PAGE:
1. Neuroscience
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Learning: The devil is in the task structure

  1. Orit Nafcha
  2. Uri Hertz  Is a corresponding author
  1. School of Psychological Sciences, University of Haifa, Israel
  2. Department of Cognitive Sciences, University of Haifa, Israel
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Cite this article as: eLife 2022;11:e78930 doi: 10.7554/eLife.78930
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Anatomy of a decision-making process based on multiple types of information.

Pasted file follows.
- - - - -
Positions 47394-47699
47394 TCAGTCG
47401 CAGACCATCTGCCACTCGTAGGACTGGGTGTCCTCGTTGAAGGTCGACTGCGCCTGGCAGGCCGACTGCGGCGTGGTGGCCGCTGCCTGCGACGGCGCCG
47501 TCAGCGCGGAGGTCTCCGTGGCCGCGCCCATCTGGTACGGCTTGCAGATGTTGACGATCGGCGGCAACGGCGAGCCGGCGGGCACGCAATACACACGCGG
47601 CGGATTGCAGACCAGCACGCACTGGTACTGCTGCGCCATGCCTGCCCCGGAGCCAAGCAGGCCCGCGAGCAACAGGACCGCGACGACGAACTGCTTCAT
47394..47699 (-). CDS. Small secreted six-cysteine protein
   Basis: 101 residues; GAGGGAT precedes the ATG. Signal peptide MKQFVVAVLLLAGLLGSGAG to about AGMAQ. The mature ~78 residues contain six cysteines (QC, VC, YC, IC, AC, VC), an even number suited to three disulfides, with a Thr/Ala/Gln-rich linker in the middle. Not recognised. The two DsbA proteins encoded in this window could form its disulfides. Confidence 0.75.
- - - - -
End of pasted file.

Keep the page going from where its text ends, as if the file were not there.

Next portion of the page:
(A) An agent can use multiple sources of information when making decisions, for instance, which book to read next. In that example, they can use item-based information, such as the genre of the book (green), or social-based information, such as whether it has been recommended by a well-known critic (yellow). Feedback (Was the critic right? Was that specific genre enjoyable?) can drive learning about both sources of information. (B) The way the decision is framed and presented could make one source of information the primary source, and the other the secondary or supporting source. Results from Rybicki et al., 2022 suggest that the primacy of the source of information, and not its type (social/item-based), determines its dependency on dopaminergic learning mechanisms.

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